Epidermal growth factor receptor (EGFR) is occasionally amplified and/or mutated in non–small cell lung cancer (NSCLC) and can be coexpressed with other members of the HER receptor family to form functional heterodimers. We therefore investigated lung cancer cell lines for alterations in EGFR gene copy number, enhanced expression of EGFR and other HER family members, and EGFR coding sequence mutations and correlated these findings with response to treatment with the EGFR inhibitors and the kinetics of ligand-induced signaling. We show here that somatic deletions in the tyrosine kinase domain of EGFR were associated with increased EGFR gene copy number in NSCLC. Treatment with the specific EGFR tyrosine kinase inhibitors (TKI) gefitinib or erlotinib or the EGFR inhibitory antibody cetuximab induced apoptosis of HCC827, a NSCLC cell line with EGFR gene amplification and an exon 19 deletion. H1819, a NSCLC cell line that expresses high levels of EGFR, ErbB2, and ErbB3 but has wild-type EGFR, showed intermediate sensitivity to TKIs. In both cell lines, ligand-induced receptor tyrosine phosphorylation was delayed and prolonged and AKT was constitutively phosphorylated (but remained inhibitable by EGFR TKI). Thus, in addition to EGFR mutations, other factors in NSCLC cells, such as high expression of ErbB family members, may constitutively activate AKT and sensitize cells to EGFR inhibitors.
Epidermal growth factor (EGF) receptor (EGFR) expressionis readily detectable in ∼50% of non–small cell lung cancers (NSCLC; refs. 1, 2), and drugs that inhibit this receptor are under investigation in patients with NSCLC (3). Gefitinib, a p.o. available tyrosine kinase inhibitor (TKI) selective for this receptor, was recently approved for use as second-line therapy for advanced NSCLC based on an objective response rate of ∼10% in nonrandomized trials (4, 5). This response rate is less than that of first-line cytotoxic chemotherapy for NSCLC and is similar to that of other second-line chemotherapies. A striking difference between gefitinib and chemotherapy, however, is that the likelihood of response to gefitinib is approximately the same regardless of the number of previous chemotherapy regimens; in contrast, response rates to chemotherapy decrease substantially with each chemotherapy regimen used. In addition, some of the observed responses to gefitinib are dramatic and sustained even in tumors that are completely refractory to cytotoxic chemotherapy, suggesting a unique molecular mechanism of response to gefitinib that is unrelated to mechanisms of response to cytotoxic chemotherapy and still not well understood.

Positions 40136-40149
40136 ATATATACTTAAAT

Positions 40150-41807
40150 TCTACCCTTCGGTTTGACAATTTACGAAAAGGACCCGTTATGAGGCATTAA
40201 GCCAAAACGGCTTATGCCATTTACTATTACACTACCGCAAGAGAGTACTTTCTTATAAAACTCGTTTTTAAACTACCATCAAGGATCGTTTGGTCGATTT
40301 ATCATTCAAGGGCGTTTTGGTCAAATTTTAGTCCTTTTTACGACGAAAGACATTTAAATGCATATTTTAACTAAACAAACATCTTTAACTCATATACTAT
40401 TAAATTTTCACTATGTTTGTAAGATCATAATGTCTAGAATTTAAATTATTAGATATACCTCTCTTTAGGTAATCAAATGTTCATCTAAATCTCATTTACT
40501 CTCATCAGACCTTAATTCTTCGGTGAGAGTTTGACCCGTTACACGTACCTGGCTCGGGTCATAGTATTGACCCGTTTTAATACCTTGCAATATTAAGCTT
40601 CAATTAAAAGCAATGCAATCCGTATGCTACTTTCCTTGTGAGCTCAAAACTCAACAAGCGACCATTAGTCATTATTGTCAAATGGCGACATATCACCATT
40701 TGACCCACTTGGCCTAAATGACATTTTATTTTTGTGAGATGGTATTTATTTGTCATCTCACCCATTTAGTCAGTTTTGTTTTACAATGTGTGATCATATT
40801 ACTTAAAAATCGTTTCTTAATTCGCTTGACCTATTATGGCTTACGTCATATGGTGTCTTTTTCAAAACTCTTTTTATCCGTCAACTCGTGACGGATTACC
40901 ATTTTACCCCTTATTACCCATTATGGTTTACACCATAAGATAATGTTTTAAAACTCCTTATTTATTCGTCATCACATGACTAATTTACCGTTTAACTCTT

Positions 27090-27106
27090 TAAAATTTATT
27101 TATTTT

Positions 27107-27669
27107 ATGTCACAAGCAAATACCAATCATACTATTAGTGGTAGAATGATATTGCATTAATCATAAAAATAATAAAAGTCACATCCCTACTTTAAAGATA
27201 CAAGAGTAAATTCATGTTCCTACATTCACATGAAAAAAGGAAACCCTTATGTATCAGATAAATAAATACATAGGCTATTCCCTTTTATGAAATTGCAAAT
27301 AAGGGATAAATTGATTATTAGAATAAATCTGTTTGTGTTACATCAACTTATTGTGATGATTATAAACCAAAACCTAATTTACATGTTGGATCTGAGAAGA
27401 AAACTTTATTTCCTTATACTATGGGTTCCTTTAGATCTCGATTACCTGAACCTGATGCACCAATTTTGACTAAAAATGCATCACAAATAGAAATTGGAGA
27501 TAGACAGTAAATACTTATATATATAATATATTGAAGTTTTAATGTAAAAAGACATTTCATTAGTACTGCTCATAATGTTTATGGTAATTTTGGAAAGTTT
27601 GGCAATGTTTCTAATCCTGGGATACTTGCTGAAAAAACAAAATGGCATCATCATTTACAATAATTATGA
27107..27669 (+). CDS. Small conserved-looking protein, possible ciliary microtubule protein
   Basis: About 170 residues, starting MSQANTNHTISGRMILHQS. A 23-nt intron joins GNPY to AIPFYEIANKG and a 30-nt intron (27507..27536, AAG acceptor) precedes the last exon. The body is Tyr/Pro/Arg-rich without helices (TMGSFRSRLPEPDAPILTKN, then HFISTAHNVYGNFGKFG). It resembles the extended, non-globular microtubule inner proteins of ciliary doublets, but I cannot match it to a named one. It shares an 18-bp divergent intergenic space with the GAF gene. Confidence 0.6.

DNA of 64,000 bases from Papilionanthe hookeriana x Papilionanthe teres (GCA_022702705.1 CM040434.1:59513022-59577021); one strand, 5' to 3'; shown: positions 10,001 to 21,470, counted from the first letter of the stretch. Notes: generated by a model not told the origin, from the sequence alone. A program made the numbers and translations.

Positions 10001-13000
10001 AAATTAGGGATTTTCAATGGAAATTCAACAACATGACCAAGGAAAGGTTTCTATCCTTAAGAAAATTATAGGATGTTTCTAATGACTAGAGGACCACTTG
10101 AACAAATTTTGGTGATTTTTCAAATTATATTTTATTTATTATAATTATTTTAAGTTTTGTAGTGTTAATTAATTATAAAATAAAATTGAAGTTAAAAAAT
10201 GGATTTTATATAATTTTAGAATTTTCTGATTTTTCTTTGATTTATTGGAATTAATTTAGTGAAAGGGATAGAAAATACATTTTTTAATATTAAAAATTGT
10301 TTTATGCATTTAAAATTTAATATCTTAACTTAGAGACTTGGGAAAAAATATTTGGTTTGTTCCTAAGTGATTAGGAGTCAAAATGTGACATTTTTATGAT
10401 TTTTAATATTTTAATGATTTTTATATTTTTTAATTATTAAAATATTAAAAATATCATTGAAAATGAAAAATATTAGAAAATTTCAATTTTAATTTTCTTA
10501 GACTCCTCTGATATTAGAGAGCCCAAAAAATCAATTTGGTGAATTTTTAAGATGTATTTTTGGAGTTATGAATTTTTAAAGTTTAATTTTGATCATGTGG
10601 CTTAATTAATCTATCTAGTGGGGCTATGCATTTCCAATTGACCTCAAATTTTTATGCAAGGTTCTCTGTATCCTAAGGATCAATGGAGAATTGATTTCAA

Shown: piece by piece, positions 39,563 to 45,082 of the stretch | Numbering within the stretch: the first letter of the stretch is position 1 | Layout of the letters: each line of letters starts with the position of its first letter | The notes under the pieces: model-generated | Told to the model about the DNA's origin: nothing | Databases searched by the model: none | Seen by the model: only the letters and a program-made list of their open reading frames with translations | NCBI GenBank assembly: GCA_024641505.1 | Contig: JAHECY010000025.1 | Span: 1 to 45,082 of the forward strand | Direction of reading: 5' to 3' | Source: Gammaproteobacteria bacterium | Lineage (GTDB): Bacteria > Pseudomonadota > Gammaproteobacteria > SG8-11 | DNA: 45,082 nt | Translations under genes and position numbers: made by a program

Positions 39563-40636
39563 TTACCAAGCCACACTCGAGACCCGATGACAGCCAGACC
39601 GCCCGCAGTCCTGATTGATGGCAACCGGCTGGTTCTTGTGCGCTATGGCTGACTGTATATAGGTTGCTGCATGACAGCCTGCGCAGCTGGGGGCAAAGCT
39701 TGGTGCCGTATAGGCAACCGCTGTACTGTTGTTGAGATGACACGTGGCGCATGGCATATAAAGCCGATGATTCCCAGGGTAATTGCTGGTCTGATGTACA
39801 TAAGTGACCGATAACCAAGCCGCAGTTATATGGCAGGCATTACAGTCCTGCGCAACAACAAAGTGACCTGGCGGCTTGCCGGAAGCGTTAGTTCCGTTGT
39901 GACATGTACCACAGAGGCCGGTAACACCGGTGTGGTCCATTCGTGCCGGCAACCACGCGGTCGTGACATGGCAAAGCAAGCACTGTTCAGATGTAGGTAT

The EGFR gene is amplified and overexpressed in a variety of epithelial cancers, including NSCLC (6). More commonly, EGFR protein levels are increased in NSCLC cells through enhanced gene transcription (1). In breast cancer, intratumoral levels of ErbB2 before treatment predict response to treatment with the ErbB2 inhibitory antibody trastuzumab (Herceptin; ref. 7). In these tumors, high levels of ErbB2 correlate with the presence of ErbB2 gene amplification (7). Although initial immunohistochemical studies indicated that pretreatment levels of intratumoral EGFR do not predict response to gefitinib treatment in NSCLC, there is a close correlation of gefitinib response with the presence of coding sequence alterations in the tyrosine kinase domain of EGFR (8, 9). However, data from these studies and others have identified patients whose tumors did not show EGFR mutations who nonetheless benefited from gefitinib, suggesting that additional genetic or biochemical factors contribute to gefitinib response in NSCLC (10).